Acute T-cell lymphoblastic leukaemia is a rare type of blood cancer that affects mostly children.
This blood cancer appears from the precursor cells that produce T lymphocytes (a type of white blood cells).
A new study, conducted in mice, shows that leukaemia can emerge as a consequence of prolonging the presence of precursor cells in the thymus.
These findings can be found in The Journal of Immunology.
T lymphocytes are essential to fight infections and prevent cancer.
They develop in the thymus, an organ located above the heart.
Their development relies on the seeding by precursor cells that come from the bone marrow and enter the thymus to differentiate and learn to protect the organism.
This is a process secured by an “assembly line” in the thymus in which many of the precursor cells enter, but are discarded if they malfunction.
The work led by Vera Martins shows that if there is a problem with the precursor cells that come from the bone marrow, the thymus alone can maintain its “assembly line” for some time.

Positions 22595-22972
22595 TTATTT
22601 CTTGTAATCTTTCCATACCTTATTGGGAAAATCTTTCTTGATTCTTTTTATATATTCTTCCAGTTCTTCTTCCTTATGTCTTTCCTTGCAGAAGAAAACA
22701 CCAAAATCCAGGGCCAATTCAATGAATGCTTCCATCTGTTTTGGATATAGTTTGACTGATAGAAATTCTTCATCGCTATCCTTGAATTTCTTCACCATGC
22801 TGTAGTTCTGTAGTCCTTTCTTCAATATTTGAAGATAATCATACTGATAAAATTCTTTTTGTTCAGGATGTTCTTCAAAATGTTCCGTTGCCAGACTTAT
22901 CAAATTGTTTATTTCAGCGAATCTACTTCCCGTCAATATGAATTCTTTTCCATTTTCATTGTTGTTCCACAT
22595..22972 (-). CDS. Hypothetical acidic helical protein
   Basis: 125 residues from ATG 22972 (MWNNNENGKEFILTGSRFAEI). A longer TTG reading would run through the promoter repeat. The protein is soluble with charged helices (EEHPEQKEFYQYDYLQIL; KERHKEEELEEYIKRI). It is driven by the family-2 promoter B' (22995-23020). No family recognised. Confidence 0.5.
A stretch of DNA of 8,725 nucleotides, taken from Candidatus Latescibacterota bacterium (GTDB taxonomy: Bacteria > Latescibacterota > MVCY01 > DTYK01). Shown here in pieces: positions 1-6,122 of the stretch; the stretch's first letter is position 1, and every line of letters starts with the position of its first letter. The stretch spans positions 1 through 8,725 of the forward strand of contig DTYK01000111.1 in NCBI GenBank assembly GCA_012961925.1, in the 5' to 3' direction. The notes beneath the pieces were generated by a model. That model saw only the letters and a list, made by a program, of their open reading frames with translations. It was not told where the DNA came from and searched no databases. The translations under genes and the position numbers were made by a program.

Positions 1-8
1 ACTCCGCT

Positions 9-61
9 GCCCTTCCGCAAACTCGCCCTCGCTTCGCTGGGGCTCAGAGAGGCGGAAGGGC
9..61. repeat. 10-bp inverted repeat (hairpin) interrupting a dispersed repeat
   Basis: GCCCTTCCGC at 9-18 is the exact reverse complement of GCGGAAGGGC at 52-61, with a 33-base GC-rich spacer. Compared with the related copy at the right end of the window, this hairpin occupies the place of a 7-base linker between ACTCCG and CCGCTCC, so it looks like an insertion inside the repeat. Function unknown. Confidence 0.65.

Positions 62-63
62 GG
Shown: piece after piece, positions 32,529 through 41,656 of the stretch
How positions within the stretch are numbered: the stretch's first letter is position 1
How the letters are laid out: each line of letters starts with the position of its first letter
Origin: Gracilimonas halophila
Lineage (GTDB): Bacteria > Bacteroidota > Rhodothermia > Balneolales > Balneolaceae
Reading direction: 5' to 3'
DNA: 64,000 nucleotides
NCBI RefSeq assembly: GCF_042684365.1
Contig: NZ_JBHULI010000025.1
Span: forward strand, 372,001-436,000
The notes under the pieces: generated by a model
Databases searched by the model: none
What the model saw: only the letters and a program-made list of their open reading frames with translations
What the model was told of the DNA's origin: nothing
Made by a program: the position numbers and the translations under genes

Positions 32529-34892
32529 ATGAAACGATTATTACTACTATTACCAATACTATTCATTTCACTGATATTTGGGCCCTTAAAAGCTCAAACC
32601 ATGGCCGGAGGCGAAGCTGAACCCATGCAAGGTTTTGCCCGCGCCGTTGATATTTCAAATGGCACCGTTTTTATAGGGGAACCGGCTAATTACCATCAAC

However, this function is associated with a high risk of developing T-cell acute lymphoblastic leukaemia.
The team tested several genetic factors in mice known to be involved in the formation of T lymphocytes.
The results showed that in all conditions tested there was an 80% incidence of this type of leukaemia.
“Our study shows the importance of investigating in detail the cellular, genetic and physiological mechanisms associated with the process of normal cell differentiation, and opens the door to understand how leukaemia can appear in cells that should be learning to defend our body,” said Vera Martins.